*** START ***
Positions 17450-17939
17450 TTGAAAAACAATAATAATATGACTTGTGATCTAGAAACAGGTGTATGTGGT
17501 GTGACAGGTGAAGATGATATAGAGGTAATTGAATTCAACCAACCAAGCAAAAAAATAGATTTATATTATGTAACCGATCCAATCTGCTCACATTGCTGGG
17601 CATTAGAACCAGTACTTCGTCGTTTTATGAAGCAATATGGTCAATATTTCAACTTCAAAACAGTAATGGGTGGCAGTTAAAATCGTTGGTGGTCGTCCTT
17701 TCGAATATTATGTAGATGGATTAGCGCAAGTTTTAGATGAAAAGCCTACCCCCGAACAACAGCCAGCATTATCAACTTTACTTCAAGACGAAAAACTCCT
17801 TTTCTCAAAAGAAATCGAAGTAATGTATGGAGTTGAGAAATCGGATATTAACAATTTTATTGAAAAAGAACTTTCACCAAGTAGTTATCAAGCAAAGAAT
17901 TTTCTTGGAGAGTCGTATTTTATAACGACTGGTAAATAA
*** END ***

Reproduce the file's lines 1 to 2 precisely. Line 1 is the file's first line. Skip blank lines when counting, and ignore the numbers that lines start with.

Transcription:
Positions 17450-17939
17450 TTGAAAAACAATAATAATATGACTTGTGATCTAGAAACAGGTGTATGTGGT